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How Hallmark Plans to Move Forward From Upset Over Same-Sex Couple Ad

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After receiving a barrage of backlash from people over the removal of a wedding planning add featuring a same-sex couple, Hallmark walked its decision back and expressed their desire to air the commercials again.

The Hallmark Channel had removed the Zola ad, which features two women getting married, after it received pressure from a conservative advocacy group called One Million Moms. So the company decided to pull the "distracting" content from air.

"The debate surrounding these commercials on all sides was distracting from the purpose of our network, which is to provide entertainment value," said a statement provided by Molly Biwer, senior vice president for public affairs and communications at Hallmark.

But the move was met with swift disapproval on social media. Ellen DeGeneres, who married actress Portia de Rossi in 2008, tweeted, "Isn't it almost 2020? What are you thinking? Please explain. We're all ears."

Following the backlash, Hallmark apologized, saying its parent company felt it wasn't the right move.

"The Crown Media team has been agonizing over this decision as we've seen the hurt it has unintentionally caused," Hallmark CEO Mike Perry said in a statement. "Said simply, they believe this was the wrong decision."

The company said that it will also do better to represent the LBGTQ community in the future, specifically by working with the Gay and Lesbian Alliance Against Defamation.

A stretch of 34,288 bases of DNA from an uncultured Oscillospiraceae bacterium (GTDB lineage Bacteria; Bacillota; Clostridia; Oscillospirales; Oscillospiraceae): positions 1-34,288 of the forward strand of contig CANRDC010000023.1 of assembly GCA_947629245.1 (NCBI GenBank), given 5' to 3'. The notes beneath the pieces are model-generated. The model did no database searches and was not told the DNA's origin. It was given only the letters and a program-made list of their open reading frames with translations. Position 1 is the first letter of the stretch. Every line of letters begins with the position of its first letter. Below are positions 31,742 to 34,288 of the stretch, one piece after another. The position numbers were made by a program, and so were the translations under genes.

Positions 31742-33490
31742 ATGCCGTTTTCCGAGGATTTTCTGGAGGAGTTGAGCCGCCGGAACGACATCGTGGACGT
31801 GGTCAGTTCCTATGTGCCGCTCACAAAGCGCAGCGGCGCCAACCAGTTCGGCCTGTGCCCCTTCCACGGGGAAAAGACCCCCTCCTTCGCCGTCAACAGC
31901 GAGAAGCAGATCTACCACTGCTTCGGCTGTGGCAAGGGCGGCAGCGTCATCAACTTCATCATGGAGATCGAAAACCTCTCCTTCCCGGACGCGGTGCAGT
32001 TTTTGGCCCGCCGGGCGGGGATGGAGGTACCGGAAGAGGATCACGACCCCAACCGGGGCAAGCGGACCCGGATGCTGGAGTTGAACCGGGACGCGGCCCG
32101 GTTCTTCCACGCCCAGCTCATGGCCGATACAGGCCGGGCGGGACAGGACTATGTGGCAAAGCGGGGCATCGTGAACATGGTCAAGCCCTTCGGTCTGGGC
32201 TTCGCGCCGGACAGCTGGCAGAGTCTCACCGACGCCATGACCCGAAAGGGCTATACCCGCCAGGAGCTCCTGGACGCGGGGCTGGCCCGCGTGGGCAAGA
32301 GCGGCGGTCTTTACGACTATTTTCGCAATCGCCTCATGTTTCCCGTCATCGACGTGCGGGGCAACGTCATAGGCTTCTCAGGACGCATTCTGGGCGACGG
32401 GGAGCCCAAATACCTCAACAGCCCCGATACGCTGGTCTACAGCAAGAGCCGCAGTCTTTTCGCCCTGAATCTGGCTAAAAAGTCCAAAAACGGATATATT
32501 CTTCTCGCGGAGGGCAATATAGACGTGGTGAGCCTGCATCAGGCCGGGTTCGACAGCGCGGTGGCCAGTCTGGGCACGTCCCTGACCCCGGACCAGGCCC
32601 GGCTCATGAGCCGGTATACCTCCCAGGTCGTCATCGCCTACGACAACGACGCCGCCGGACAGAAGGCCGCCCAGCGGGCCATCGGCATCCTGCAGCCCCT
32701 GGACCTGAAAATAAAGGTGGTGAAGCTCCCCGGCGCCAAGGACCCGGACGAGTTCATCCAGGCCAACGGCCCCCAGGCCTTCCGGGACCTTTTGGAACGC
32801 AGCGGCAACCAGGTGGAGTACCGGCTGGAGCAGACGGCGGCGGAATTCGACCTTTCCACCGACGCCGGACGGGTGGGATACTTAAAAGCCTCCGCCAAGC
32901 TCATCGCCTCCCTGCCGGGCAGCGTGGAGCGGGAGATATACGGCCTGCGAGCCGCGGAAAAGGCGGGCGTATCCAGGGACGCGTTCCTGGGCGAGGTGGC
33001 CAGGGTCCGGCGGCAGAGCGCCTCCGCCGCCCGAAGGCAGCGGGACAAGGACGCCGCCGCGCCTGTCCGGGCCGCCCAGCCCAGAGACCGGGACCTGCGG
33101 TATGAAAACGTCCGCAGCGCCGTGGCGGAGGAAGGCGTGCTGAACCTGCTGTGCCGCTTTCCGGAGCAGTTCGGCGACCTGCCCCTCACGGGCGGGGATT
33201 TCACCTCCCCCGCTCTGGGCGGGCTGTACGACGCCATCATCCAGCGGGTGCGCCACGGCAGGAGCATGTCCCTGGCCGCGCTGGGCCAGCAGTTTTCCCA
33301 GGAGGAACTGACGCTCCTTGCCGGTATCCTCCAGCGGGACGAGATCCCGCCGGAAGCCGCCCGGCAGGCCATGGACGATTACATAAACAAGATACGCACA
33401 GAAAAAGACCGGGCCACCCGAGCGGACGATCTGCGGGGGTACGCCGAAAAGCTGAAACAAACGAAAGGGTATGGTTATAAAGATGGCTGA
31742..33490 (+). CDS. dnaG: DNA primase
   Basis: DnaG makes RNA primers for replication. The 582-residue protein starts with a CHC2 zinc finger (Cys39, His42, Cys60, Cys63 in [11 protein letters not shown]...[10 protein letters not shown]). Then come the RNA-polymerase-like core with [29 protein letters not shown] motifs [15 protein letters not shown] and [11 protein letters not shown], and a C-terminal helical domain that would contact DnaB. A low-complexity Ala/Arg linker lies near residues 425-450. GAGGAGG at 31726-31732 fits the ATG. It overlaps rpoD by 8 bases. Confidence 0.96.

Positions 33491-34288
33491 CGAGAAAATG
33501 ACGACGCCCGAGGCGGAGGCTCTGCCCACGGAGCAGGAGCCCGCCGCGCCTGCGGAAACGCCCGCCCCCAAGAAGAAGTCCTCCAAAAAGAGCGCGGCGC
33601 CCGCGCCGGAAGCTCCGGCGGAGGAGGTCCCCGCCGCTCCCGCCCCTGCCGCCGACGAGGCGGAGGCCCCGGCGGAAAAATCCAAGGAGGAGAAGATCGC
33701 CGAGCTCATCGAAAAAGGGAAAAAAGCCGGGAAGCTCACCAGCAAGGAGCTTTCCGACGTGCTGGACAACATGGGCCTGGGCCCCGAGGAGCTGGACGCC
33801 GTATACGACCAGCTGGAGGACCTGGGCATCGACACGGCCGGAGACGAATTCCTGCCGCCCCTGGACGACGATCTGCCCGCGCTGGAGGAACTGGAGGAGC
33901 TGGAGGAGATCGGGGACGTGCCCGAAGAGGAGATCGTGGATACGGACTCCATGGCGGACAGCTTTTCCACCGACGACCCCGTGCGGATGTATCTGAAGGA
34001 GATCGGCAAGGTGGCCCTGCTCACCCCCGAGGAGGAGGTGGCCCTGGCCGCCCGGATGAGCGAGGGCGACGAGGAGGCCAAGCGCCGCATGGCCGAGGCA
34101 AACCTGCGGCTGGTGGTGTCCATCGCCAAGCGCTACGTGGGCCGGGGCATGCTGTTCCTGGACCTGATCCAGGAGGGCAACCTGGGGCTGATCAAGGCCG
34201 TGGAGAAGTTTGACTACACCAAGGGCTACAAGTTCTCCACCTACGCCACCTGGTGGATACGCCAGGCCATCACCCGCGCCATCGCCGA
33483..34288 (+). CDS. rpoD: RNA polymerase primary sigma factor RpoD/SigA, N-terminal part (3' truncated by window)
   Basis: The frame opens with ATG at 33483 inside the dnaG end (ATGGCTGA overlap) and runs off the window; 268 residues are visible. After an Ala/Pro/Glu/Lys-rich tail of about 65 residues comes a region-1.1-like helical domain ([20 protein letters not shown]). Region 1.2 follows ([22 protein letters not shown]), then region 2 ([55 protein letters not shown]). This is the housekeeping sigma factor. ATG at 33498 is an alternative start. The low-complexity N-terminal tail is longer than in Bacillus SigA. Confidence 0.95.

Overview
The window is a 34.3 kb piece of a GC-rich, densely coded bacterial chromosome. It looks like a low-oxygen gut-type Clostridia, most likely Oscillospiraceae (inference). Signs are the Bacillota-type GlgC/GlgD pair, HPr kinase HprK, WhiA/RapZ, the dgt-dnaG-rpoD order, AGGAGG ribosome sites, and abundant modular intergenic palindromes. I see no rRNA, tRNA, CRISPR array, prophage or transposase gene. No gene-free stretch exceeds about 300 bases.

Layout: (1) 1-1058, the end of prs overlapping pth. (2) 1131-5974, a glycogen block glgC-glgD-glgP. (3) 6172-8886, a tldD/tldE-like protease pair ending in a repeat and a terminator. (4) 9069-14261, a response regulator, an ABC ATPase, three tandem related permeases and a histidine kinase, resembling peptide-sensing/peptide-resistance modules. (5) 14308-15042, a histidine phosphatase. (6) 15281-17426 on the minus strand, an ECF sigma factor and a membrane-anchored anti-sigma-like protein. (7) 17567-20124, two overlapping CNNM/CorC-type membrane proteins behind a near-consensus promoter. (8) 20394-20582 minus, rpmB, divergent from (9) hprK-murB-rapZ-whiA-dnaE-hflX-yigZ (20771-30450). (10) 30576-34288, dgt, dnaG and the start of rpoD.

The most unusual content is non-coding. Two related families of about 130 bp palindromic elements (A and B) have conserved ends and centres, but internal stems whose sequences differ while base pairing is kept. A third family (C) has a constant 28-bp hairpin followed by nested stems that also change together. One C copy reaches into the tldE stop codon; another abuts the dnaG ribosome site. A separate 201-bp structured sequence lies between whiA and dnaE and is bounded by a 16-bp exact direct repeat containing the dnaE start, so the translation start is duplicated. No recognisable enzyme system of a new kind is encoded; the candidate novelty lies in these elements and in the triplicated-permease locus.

"Our mission is rooted in helping all people connect, celebrate traditions, and be inspired to capture meaningful moments in their lives,” the statement continued. “Anything that detracts from this purpose is not who we are. We are truly sorry for the hurt and disappointment this has caused."

Zola had given Hallmark six ads, four of which featured same-sex couples. Hallmark decided to only air the two others. That's when Zola pulled all its content from the network, before Hallmark made the reversal.

"We were deeply troubled when Hallmark rejected our commercials for featuring a lesbian couple celebrating their marriage, and are relieved to see that decision was reversed," Zola chief marketing officer Mike Chi said in a statement.

Zola said they will be in touch with Hallmark about the "potential return to advertising."

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